Braden Scheck © 2019

Filmstrip Dresses

Judy Garland     |     Marilyn Monroe     |     Audrey Hepburn

Marilyn Monroe was the first filmstrip dress completed in the collection. Created for an Experimental Practices course, the project was crafted as an exploration of filmstrip as a physical medium rather than a projected media. It quickly changed into a learning experience about Marilyn the icon, as well as the woman behind the scenes, Norma Jean. Braden created the dress to the appropriate measurements and height of Marilyn at the time of filming The Seven Year Itch (1955) which initially inspired the project. The image of Marilyn with her dress blowing over the subway grate has remained one of the most, if not the most, iconic images in pop culture, Hollywood, and film history.

 

The Marilyn dress quickly gained traction after Braden reached out to multiple news sources, and obtained the copyright certificate. After being showcased in Vancouver, it caught the attention of The Hollywood Museum in Los Angeles where it was featured in Marilyn: The Exhibit (2015) alongside the star’s costumes, clothing, and personal belongings.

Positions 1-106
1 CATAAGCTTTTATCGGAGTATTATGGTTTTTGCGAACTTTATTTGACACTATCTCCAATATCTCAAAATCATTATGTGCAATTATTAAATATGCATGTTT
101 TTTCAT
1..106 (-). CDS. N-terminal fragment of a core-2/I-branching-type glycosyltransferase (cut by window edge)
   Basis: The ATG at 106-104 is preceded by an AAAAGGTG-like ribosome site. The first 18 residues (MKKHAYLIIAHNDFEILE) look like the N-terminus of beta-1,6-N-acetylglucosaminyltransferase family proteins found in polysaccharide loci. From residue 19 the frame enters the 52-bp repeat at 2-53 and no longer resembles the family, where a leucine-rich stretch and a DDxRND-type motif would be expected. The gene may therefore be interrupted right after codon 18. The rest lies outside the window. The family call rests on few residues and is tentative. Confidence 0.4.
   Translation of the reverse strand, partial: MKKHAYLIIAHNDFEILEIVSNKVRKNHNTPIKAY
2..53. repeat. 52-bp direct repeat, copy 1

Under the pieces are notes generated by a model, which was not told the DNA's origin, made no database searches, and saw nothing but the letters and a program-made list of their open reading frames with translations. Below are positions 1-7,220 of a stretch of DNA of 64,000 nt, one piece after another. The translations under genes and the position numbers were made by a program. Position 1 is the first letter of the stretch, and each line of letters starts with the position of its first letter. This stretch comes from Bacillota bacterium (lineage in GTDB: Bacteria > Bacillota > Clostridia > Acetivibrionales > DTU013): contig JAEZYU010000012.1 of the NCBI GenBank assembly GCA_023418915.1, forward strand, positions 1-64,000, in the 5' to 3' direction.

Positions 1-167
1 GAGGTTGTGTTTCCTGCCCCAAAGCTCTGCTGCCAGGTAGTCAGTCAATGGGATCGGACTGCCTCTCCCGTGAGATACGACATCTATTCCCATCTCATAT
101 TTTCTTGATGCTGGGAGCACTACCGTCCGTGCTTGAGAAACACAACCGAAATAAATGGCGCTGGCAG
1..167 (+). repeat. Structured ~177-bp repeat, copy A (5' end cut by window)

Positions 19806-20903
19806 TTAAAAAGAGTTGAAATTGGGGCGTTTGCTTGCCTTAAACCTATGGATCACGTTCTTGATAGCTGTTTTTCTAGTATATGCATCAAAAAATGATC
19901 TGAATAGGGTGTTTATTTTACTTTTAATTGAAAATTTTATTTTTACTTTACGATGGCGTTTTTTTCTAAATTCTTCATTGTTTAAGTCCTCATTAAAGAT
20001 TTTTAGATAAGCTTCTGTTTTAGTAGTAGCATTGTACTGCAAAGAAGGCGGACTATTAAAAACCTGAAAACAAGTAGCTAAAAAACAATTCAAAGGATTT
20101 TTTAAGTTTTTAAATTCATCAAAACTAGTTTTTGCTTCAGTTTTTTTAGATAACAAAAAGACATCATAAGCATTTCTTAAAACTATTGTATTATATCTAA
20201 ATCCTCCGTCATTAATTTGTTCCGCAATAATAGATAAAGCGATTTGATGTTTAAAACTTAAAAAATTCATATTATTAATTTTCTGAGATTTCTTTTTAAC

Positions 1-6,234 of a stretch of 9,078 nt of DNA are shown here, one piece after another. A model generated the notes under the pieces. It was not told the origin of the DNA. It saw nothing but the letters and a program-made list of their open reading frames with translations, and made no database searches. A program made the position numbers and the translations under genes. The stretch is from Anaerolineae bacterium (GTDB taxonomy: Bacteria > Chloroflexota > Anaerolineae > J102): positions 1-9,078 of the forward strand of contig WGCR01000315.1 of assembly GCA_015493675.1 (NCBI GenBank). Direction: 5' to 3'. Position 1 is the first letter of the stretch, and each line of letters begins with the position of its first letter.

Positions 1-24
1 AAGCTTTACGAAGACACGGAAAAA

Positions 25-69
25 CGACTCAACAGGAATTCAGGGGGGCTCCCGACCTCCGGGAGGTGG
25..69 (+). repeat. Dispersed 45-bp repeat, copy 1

The success of the Marilyn dress inspired Braden’s grad project at Emily Carr University where he completed two more dresses for the series: Judy Garland, and Audrey Hepburn.

 

Using the same techniques and studies from the Marilyn dress, this series’ focus was about how unrealistic beauty standards are, how they have changed over time, and most importantly learning about the woman who wore these iconic dresses.

 

Judy Garland’s dress is a recreation of Dorothy’s blue gingham dress from The Wizard of Oz (1939), and Audrey Hepburn’s is a recreation of Holly Golightly’s black Givenchy dress from Breakfast at Tiffany’s (1961) – both made to the measurements and height of the actresses in the same way that Marilyn’s was.

 

Since using filmstrip was the structural component of the dresses, LED lights were used to illuminate them from within. As a reference not only to the technology of film projection, the light inside the dresses also represents the women who wore them and how they were the true shining stars within their iconic costumes.